To better understand what Art. 49(6) does in fact demand, this Article closely examines its application in all other cases in which it could apply. Many of the settlement enterprises studied in this Article have never been discussed or documented. All of these situations involved the movement of settlers into the occupied territory, in numbers ranging from thousands to hundreds of thousands. Indeed, perhaps every prolonged occupation of contiguous habitable territory has resulted in significant settlement activity.

Clear patterns emerge from this systematic study of state practice. Strikingly, the state practice paints a picture that is significantly inconsistent with the prior conventional wisdom concerning Art. 49(6). First, the migration of people into occupied territory is a near-ubiquitous feature of extended belligerent occupations. Second, no occupying power has ever taken any measures to discourage or prevent such settlement activity, nor has any occupying power ever expressed opinio juris suggesting that it is bound to do so. Third, and perhaps most strikingly, in none of these situations have the international community or international organizations described the migration of persons into the occupied territory as a violation of Art. 49(6). Even in the rare cases in which such policies have met with international criticism, it has not been in legal terms. This suggests that the level of direct state involvement in “transfer” required to constitute an Art. 49(6) violation may be significantly greater than previously thought. Finally, neither international political bodies nor the new governments of previously occupied territories have ever embraced the removal of illegally transferred civilian settlers as an appropriate remedy.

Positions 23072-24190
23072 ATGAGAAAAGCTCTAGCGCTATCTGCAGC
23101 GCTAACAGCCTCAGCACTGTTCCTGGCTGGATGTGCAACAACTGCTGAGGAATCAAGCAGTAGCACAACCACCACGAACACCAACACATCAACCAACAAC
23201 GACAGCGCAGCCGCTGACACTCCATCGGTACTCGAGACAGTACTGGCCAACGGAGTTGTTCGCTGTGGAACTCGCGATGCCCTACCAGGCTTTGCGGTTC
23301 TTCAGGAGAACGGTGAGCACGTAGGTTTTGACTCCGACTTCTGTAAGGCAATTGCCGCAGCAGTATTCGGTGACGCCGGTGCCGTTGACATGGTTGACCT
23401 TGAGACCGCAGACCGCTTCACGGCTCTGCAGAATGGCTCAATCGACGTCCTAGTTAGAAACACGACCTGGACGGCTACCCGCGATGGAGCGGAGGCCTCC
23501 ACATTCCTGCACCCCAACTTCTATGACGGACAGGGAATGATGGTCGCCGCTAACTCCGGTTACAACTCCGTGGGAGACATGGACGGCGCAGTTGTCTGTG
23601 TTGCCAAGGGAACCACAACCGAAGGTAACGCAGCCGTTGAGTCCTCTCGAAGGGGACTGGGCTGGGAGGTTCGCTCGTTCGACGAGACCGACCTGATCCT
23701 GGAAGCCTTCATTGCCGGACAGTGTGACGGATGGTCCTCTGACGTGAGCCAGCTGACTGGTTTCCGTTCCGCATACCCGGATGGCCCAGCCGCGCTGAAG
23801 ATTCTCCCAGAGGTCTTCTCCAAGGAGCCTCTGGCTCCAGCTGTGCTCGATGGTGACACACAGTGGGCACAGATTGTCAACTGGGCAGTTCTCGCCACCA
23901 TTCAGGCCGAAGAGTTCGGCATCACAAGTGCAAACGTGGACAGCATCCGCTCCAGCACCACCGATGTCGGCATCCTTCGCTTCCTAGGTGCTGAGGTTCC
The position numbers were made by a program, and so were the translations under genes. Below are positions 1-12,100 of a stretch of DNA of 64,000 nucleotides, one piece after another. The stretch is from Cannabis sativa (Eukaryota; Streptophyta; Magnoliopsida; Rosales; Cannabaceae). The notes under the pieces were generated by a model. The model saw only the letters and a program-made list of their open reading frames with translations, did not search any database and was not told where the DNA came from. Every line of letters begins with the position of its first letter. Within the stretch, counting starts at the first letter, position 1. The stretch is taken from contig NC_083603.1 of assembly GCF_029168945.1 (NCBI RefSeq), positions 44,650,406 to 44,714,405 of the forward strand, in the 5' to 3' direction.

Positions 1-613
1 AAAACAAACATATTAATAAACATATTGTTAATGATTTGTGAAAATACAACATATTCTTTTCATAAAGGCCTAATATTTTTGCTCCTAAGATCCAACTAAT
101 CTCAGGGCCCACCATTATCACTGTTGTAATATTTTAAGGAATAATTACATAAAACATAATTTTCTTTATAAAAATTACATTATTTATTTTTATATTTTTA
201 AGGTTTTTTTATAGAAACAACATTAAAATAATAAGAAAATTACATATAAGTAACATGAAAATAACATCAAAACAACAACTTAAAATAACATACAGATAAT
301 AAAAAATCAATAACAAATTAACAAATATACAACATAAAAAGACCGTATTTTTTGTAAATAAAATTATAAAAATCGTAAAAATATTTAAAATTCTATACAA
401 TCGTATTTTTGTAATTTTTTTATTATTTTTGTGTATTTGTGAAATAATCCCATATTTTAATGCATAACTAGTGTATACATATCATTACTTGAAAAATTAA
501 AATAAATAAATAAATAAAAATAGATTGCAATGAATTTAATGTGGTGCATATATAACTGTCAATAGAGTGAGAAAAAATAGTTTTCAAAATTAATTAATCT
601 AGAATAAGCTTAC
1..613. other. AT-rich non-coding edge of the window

The deeper understanding – based on a systematic survey of all available state practice – of the prohibition on settlements should inform legal discussions of the Arab-Israeli- conflict, including potential investigations into such activity by the International Criminal Court. More broadly, the new understanding of Art. 49(6) developed here can also shed significant light on the proper treatment of several ongoing occupations, from Western Sahara and Northern Cyprus, to the Russian occupations of Ukraine and Georgia, whose settlement policies this Article is the first to document.

I will be writing more about various aspects of my study in the coming weeks. They turn out to be relevant to numerous legal and policy debates, from the question of “natural growth” in settlements, to how to define “settlers,” to the proper international reaction to Russia’s settlement policies, which, surprisingly, this article appears to be the first to describe.

To anticipate a common response, the point of this study is not to demonstrate double standards regarding Israel, which is fairly banal. Some critics have put it more sharply, as an attempt to “change the subject.” Rather, the point is to understand the scope and meaning of the relevant international laws. Looking at all relevant state practice is, for this purpose, not changing the subject. It is the subject.